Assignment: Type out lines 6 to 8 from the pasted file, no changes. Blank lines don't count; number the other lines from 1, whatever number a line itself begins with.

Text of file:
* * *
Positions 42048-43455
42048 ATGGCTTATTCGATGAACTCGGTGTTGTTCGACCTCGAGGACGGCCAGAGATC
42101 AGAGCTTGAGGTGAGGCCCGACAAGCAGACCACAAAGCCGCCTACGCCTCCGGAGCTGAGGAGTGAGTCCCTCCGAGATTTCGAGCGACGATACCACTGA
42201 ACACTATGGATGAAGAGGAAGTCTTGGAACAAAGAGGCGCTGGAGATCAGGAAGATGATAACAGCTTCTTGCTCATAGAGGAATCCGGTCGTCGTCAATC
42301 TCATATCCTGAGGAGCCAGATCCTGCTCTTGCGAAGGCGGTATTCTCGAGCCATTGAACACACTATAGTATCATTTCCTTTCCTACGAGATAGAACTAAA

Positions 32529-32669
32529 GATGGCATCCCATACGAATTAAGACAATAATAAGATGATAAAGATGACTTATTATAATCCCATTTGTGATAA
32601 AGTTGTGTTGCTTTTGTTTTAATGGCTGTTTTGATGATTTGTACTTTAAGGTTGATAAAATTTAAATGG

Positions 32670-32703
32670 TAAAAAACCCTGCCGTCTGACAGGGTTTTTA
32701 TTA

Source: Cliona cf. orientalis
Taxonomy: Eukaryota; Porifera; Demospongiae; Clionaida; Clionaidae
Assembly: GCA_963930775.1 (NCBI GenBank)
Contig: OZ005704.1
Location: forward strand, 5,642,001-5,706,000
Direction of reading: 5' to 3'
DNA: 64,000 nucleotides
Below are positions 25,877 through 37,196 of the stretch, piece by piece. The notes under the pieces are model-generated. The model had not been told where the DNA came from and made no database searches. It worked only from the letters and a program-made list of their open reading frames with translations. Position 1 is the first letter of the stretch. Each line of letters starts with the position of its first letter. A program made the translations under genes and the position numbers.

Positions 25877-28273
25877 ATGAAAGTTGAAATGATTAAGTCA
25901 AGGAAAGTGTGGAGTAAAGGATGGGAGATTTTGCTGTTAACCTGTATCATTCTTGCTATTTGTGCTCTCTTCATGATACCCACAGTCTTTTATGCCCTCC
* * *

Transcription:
Positions 32529-32669
32529 GATGGCATCCCATACGAATTAAGACAATAATAAGATGATAAAGATGACTTATTATAATCCCATTTGTGATAA
32601 AGTTGTGTTGCTTTTGTTTTAATGGCTGTTTTGATGATTTGTACTTTAAGGTTGATAAAATTTAAATGG